Senate GOP report on COVID origin suggests lab leak is ‘most likely’
A report from the staff of the top Republican on the Senate Health Committee strongly suggests the virus that causes COVID-19 was introduced to the world by a lab leak in China, though it offers little new evidence.
The report from the office of Sen. Richard Burr (R-N.C.) concludes the emergence of the SARS-CoV-2 virus was “most likely the result of a research-related incident” in Wuhan, China.
“The hypothesis of a natural zoonotic origin no longer deserves the benefit of the doubt, or the presumption of accuracy,” the report stated
The report cited gaps in previously published scientific research arguing in favor of a “natural” origin from infected animals, as well as safety concerns at the Wuhan lab.
“Critical corroborating evidence of a natural zoonotic spillover is missing. While the absence of evidence is not itself evidence, the lack of corroborating evidence of a zoonotic spillover or spillovers, three years into the pandemic, is highly problematic,” the GOP report stated.
But the staff report stated that the findings lack indisputable evidence and will not settle the issue.
“My ultimate goal with this report is to provide a clearer picture of what we know, so far, about the origins of SARS-CoV-2 so that we can continue to work together to be better prepared to respond to future public health threats,” Burr said in a statement. “I believe this interim report does just that.”
The report relied largely on existing public evidence, rather than new or classified information. It also cited the difficulty in relying on information from China, an issue that’s repeatedly stymied probes from the World Health Organization and U.S. intelligence.
“The lack of transparency from government and public health officials in the PRC with respect to the origins of SARS-CoV-2 prevents reaching a more definitive conclusion,” the report stated.
The report can provide a roadmap for how a Republican-controlled House or Senate will investigate the origins of the virus. The full Senate Health Committee is conducting an investigation, though Burr said the report was released separate from that effort.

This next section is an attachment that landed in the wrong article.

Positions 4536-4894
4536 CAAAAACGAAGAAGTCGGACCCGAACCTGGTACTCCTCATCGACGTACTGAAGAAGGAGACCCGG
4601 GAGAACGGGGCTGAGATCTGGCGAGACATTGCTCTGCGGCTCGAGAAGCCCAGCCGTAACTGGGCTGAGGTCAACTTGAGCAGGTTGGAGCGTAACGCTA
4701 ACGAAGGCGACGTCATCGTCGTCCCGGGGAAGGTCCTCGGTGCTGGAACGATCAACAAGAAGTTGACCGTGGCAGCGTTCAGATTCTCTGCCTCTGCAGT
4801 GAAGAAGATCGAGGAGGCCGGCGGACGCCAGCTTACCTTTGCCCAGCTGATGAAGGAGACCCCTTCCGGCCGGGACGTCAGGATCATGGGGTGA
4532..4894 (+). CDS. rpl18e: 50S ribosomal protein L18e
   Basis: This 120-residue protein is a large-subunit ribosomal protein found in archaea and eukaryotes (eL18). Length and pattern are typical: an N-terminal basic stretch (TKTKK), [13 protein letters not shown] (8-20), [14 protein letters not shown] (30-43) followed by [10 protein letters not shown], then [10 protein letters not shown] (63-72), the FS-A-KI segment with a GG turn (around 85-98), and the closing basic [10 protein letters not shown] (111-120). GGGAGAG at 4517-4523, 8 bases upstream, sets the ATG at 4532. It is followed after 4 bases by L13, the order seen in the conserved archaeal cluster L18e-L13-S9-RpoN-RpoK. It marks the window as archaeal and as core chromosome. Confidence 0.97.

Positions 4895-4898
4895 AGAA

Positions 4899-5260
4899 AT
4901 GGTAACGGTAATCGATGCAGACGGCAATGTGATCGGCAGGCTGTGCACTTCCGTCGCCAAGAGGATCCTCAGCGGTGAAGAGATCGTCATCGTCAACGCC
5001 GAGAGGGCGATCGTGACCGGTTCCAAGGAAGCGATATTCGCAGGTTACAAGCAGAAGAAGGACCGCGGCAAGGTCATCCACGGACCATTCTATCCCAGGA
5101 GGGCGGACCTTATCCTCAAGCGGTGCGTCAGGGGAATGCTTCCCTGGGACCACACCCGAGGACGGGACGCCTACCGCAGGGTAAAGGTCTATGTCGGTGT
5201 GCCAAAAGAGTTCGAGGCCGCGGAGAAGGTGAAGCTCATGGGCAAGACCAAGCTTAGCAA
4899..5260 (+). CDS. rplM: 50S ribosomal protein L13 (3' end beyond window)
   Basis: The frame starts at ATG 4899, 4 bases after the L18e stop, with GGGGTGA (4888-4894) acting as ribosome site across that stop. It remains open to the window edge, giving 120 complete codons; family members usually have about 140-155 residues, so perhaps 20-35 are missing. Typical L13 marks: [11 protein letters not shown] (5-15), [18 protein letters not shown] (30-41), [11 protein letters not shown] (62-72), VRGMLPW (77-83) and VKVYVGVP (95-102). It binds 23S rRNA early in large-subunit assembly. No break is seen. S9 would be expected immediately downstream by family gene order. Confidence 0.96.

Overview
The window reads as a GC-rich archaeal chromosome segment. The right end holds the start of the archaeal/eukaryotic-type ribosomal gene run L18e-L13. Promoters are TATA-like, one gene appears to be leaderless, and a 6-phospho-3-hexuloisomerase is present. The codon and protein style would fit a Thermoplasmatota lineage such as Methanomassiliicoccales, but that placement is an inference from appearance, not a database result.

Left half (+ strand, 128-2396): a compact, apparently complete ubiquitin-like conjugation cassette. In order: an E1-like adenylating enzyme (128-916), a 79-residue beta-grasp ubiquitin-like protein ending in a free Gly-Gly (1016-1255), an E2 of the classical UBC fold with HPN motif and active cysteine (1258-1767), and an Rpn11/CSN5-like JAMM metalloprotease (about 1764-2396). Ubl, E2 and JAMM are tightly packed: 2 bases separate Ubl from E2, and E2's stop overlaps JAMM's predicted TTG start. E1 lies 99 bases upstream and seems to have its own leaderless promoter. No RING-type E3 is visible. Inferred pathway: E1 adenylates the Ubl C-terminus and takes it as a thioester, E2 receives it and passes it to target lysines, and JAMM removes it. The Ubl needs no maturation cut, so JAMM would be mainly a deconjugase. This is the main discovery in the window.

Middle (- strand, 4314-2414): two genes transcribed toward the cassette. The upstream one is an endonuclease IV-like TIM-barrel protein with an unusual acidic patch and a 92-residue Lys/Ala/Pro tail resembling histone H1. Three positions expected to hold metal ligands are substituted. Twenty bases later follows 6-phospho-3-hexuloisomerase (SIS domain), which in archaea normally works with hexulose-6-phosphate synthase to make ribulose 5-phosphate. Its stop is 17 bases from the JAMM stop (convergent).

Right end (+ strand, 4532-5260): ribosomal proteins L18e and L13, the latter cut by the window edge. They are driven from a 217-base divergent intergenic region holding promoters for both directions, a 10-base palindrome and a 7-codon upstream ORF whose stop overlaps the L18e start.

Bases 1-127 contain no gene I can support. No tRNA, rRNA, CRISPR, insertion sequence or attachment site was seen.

The origins of the coronavirus have become intensely politicized, and Biden officials and outside scientists are bracing for a new wave of investigations.
The “lab leak” theory is popular among some Republicans, and Sen. Rand Paul (R-Ky.), who would become chair of the Health Committee next year in a Republican-controlled Senate, has vowed hearings on the issue.
Paul and other Republicans on the committee say Anthony Fauci, the director of the National Institute of Allergy and Infectious Diseases, is withholding important information.
“If Dr. Fauci is truly open minded, as he claims to be, then he will release all texts, emails, communications, and grant records completely and without redactions,” said Sen. Roger Marshall (R-Kan.), a member of the Health Committee.
“We owe it to the Americans who have lost their lives to the virus, their families, and those still struggling with the pandemic’s societal and economic consequences, to continue investigating the coronavirus’s origins,” Marshall said.
In the House, Republicans have made it clear that should they take control after the midterm, they want to hold hearings on the lab leak possibility and put Biden officials like Fauci in the hot seat.
Earlier this year, Republicans on the House Foreign Affairs Committee released their own report concluding the pandemic began with a virus that escaped from the Wuhan lab.
But the Senate GOP report does not insinuate any of the more controversial theories for how the virus was introduced to the world. Contrary to Paul’s questioning of Fauci during numerous hearings, the report does not accuse Fauci or the National Institutes of Health of playing any kind of role in the pandemic’s origins.
In a statement, Senate Health Committee Chairwoman Patty Murray (D-Wash.) said the committee’s bipartisan investigation will continue.
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